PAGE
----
More overleaf, though we won't reveal what.

I accept that in film, a review which walks you right through to the dénouement is next to useless. But one of the reasons why this is of compelling interest to us at theartsdesk is that, unlike a lot of print media, we like to check up on a television drama when it reaches its finale. It’s not possible to talk about the last part of, say, The Paradise or Secret State or Homeland without sifting through the plot’s entrails (you can link to various examples listed in Related Articles in the right-hand column). And judging by the popularity of those reviews, our readers agree with us.

We know that people can keep a secret if asked nicely. The plea for secrecy made by Danny Boyle at the rehearsals for London 2012’s Opening Ceremony did not fall on deaf ears. But however monumental an act of self-denial that proved for the more inveterate tweeters in the Olympic stadium, Boyle had the advantage that his audience had only so long to keep shtum. With plot spoilers, the complication is not simply new media, which pushes information out into the ether at breakneck speed. It’s also the box set. The oddity is that these two developments are pulling the argument in two entirely opposite directions. When I reviewed the episode of Downton Abbey in which a significant character popped his or her clogs, I confess it didn’t occur to me to keep quiet about it in the title, much to the disapproval of some (“bloody annoying,” says Julie Blyth. "Have a heart!!!!!!!!!!!!" wrote a friend. "We Downton fans who live on foreign soil have to wait a couple of days until it comes onto iTunes and now you´ve spoiled the suprise!!!! aaaaaaaaargh!!!!!! am inconsolable!!!!!!!!!!!!!!"). In one's defence, your honour, the entire UK was aflame with the news. Water coolers the morning after were at boiling point. Indeed, the killing off of another character on Christmas Day (pictured below, no names no pack drill) was all over Twitter like chicken pox and headline news on the Daily Telegraph’s front page on Boxing Day.

The arrival of the box set and streaming via Netflix and LoveFilm has changed the game. People can now consume dramas when they want. (I’ve less sympathy with those who watch illegal downloads.) So the harrumphing about plot spoilers is a symptom of the fragmentation of previously vast television audiences. “Loads of people are still waiting to watch The Killing box sets ‘when they get round to it’," suggests Alison Gibbs, “so when it was on TV becomes a bit irrelevant.” “The box set just came out,” says @michaelleung, “so I imagine you'll be getting these complaints for the next couple, uh, decades.” “Yep, never,” says @andrewfox in answer to the question, how soon is too soon? “Am only starting on Killing I now via Netflix. You can talk about it once I’ve finished. I’ll get back to you.”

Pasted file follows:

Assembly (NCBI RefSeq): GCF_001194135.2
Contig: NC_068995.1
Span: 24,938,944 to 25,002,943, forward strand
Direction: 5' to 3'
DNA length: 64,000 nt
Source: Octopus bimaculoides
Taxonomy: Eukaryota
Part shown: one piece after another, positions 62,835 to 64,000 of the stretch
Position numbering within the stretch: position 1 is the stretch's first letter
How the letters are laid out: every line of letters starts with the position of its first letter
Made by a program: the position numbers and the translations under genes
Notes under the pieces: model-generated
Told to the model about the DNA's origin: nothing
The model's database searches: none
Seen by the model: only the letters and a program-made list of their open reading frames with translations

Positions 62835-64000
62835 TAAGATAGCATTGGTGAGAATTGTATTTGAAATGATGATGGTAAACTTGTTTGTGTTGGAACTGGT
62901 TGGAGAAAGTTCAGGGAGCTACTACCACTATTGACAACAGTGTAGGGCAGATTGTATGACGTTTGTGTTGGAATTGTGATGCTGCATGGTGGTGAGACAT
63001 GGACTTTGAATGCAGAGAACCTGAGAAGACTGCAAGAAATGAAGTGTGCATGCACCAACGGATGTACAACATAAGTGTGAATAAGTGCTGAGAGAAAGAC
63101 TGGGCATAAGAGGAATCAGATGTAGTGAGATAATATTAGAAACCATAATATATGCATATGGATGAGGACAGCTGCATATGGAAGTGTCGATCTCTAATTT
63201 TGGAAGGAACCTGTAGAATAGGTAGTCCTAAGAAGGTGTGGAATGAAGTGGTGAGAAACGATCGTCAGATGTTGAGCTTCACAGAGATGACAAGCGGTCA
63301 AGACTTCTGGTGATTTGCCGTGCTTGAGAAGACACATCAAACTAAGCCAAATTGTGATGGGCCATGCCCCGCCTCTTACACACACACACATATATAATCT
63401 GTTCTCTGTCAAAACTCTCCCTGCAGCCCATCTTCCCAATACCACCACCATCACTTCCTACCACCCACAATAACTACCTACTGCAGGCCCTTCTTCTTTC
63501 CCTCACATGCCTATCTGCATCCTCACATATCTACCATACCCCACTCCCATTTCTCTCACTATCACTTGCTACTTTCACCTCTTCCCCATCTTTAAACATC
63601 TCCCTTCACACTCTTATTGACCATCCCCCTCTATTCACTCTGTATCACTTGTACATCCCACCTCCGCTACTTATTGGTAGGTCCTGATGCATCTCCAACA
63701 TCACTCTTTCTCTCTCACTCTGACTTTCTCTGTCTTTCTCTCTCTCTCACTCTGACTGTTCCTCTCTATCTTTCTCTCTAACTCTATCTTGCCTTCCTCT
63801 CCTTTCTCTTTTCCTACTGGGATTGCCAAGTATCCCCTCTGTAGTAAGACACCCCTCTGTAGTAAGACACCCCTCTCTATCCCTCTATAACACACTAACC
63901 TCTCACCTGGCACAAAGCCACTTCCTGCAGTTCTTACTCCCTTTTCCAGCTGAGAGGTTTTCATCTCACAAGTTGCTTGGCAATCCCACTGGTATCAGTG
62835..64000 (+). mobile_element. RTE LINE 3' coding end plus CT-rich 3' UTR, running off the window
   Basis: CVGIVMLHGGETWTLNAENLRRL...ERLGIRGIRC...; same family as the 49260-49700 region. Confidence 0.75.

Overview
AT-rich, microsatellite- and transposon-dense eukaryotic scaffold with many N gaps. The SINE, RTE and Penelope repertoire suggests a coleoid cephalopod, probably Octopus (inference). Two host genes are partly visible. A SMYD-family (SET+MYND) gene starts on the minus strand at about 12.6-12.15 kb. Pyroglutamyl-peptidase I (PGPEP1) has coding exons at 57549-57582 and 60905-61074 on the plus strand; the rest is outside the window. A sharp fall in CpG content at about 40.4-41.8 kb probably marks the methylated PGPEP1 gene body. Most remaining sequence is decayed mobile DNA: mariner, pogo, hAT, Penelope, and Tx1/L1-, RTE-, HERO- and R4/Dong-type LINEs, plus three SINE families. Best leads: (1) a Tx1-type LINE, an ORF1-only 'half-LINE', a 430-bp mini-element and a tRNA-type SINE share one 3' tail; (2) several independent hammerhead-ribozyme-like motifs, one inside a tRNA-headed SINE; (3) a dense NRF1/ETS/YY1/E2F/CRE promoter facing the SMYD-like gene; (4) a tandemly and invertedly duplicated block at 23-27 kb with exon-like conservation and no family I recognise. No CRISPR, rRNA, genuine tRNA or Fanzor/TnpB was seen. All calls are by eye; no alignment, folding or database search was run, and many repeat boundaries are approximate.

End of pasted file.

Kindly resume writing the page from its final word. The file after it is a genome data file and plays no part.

OK, so I vow to be more careful about spoilers from now on as suggested by Camp A. But I'm less inclined to submit to the diktats of Camp B. If you don’t want intelligent discussion of classic films by the likes of our resident film historian Graham Fuller, who may perhaps reveal plot when discussing the homoerotic undercurrents in Casablanca or the semiotics of Rita Hayworth's gloves in Gilda, you’ve come to the wrong place.

I will conclude by paraphrasing a tweet submitted by someone whose identity I can’t reveal: “I got so bored with people telling me off that [name of major character] dies at the end of [name of major recent movie] that I never mention it any more.” Regrettably, the tweet was soon deleted, so you can’t put the unidentifiable tweeter in the stocks.

It is time for those of us who like to talk about stories to fight the overreactions of the spoiler-alert Stasi

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For me, the paramount aim must be to avoid inhibiting discussion among those who have seen the work in question and want to talk about it. It's my impression that the excessive fear of so-called spoilers has tended to do this. Clearly, if a piece is meant as a review (and therefore intended to help people decide whether they want to watch/read/hear the work) it should take care not to give away significant plot points. Generally, it should be clear from the tone and style of a piece whether it's a review in that sense or a broader discussion. I object to the term "spoiler", since the intention is rarely to spoil the enjoyment of others. There are several films and television programmes that, without spoilers, I'd never have bothered watching because the "spoiler-free" reviews misled me as to their themes.

Case in point: instead of "SPOILER ALERT - of seeing XXX in Borgen played by the killer in The Killing END OF SPOILER ALERT", you could have just written, in this very article, and without any "SPOILER" warnings, "...he casually noted the oddity of seeing one of the characters in Borgen, whom he named, being played by the killer in The Killing". Problem solved. But you just perpetuated the problem -- granted, with a perfunctory WARNING.

I have to say, Jasper, that much as I love both Borgen and your review of it, you were also guilty of the above there. Rather than belatedly adding a last-minute spoiler alert there, why have the parenthesis "(...who also turned out to be the killer)" at all? My feelings are that thrillers, be they books, films or TV series, should never have the killer divulged by critics. in Dickens or Downton, since the thriller element isn't all there is, I don't mind so much.